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[What is Maternal Health?] 이미지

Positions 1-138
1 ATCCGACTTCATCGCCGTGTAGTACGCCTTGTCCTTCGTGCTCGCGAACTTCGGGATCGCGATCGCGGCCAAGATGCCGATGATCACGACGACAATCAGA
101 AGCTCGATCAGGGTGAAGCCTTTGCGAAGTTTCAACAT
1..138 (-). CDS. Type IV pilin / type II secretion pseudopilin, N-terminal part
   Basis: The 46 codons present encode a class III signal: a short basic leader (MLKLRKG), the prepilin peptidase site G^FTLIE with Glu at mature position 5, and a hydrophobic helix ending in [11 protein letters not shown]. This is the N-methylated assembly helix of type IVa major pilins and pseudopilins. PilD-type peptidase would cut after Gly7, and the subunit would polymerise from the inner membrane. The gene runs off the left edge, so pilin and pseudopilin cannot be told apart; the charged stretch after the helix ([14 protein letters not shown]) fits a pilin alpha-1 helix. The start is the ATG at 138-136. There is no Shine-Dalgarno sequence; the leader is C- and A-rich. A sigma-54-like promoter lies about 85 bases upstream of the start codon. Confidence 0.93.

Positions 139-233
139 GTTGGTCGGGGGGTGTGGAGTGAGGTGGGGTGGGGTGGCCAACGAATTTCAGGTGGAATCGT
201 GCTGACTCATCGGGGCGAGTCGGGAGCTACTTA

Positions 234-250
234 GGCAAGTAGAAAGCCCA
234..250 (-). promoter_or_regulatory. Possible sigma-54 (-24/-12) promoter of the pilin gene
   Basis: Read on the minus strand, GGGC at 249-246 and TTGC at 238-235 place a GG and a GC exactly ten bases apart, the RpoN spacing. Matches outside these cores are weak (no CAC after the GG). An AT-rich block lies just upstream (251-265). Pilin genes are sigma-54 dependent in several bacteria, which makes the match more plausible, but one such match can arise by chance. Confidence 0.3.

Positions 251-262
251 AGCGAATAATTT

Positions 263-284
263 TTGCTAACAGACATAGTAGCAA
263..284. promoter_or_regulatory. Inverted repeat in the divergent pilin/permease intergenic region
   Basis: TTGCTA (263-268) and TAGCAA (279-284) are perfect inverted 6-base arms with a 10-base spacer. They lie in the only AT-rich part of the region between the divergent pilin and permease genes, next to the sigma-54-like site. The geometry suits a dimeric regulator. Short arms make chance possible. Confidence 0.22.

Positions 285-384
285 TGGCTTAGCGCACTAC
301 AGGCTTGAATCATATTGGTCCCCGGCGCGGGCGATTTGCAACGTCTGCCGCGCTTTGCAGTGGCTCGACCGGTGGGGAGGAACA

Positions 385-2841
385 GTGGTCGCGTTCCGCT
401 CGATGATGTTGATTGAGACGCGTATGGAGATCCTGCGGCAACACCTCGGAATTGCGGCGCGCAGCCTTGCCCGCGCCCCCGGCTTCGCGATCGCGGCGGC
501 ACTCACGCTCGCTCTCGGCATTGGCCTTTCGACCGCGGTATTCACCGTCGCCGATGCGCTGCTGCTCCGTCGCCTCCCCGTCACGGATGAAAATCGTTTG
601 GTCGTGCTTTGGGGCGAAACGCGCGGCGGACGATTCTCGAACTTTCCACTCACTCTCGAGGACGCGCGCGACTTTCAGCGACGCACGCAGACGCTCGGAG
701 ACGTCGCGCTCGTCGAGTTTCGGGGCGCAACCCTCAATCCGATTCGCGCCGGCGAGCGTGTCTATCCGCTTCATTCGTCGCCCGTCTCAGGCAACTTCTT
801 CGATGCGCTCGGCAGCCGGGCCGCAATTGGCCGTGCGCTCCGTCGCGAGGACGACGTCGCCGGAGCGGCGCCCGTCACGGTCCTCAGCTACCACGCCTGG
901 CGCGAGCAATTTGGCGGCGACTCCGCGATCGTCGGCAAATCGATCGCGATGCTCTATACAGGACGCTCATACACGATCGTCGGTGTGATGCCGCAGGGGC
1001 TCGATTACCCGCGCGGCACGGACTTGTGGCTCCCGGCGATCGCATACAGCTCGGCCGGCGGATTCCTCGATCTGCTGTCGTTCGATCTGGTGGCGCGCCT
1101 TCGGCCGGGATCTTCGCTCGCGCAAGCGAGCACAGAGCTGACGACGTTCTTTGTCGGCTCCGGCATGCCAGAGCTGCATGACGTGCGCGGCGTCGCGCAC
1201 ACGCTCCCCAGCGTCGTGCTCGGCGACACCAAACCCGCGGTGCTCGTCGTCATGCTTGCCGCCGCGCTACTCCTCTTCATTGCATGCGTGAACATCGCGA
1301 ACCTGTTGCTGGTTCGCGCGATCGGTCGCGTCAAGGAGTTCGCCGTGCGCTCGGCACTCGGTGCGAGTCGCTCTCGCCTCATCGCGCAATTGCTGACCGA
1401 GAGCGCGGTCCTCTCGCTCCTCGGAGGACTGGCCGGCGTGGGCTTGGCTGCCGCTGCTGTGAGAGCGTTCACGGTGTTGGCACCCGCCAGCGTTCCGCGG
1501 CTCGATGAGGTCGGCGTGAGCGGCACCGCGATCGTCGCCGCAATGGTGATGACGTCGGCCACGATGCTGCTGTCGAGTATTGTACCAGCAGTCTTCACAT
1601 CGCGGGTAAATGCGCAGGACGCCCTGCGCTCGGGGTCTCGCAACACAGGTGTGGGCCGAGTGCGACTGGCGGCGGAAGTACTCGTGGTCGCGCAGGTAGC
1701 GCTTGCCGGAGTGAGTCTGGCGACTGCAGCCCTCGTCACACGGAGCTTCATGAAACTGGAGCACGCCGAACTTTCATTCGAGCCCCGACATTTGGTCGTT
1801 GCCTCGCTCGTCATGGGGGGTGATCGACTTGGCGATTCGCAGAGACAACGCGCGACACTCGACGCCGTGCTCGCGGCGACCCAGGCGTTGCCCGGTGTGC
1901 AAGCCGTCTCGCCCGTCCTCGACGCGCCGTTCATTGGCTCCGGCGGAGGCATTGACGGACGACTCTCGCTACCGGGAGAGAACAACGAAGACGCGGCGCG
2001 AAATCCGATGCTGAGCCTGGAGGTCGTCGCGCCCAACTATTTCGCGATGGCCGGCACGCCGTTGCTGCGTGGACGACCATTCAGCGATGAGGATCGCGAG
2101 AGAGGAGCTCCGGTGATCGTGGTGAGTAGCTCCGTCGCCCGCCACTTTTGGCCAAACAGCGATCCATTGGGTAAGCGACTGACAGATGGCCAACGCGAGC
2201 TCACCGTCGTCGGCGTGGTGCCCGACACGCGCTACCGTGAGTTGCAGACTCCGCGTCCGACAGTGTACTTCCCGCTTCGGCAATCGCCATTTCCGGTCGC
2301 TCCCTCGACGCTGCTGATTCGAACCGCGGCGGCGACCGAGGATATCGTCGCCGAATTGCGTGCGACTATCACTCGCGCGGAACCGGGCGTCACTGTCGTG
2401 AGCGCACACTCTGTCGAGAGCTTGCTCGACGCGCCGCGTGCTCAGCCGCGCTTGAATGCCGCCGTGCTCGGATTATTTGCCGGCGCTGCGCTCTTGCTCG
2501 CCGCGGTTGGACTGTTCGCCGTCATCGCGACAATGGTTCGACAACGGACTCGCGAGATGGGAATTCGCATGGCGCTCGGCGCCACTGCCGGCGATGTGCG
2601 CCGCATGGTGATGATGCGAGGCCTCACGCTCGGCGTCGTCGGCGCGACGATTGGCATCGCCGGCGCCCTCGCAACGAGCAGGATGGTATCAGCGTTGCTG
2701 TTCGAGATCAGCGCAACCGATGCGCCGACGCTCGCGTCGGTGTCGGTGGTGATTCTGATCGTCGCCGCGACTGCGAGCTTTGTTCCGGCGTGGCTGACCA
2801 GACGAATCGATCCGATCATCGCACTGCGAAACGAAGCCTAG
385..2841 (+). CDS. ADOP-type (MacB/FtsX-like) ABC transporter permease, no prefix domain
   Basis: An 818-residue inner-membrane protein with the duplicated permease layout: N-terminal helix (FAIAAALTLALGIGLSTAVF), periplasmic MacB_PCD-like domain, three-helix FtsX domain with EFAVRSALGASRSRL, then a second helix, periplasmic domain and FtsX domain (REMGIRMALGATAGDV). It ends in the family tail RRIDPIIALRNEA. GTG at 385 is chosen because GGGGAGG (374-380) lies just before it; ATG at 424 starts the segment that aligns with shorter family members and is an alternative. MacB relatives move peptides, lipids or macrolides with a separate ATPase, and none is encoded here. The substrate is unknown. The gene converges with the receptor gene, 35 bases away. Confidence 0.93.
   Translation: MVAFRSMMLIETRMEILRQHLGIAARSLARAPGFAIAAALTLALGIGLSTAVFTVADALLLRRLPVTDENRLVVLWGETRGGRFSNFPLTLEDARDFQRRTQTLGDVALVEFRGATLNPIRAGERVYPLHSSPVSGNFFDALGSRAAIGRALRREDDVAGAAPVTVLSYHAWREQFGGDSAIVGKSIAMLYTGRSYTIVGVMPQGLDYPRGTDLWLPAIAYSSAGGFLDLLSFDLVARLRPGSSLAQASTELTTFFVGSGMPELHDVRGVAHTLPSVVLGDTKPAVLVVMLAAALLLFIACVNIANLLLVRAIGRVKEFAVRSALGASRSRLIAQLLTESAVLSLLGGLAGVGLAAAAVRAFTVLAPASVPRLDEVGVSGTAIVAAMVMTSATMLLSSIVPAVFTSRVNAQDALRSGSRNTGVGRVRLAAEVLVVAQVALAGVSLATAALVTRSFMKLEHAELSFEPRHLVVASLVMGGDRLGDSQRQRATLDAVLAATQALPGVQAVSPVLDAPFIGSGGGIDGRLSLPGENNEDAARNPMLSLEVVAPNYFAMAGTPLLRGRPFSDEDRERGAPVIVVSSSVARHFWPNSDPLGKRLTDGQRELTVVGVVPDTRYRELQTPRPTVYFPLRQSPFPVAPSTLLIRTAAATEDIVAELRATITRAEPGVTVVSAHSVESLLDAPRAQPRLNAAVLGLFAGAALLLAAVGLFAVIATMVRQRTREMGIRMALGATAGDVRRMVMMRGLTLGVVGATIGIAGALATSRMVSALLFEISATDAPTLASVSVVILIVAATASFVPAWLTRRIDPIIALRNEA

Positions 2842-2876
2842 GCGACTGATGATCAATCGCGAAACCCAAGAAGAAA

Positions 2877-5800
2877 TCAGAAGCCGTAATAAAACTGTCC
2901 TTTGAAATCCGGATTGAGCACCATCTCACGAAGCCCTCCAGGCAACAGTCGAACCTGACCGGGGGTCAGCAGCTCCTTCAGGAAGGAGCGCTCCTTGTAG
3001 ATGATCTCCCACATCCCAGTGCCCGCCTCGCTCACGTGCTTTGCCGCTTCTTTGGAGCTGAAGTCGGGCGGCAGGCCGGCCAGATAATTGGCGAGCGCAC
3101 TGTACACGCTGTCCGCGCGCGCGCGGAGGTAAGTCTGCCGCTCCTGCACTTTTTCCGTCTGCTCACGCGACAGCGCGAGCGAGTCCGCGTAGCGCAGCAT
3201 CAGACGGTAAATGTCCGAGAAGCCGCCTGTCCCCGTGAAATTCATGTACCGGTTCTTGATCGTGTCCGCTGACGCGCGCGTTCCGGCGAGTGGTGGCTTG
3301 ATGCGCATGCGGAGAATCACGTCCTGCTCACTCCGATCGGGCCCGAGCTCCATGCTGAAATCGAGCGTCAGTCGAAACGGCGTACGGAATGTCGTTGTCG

What is Maternal Health?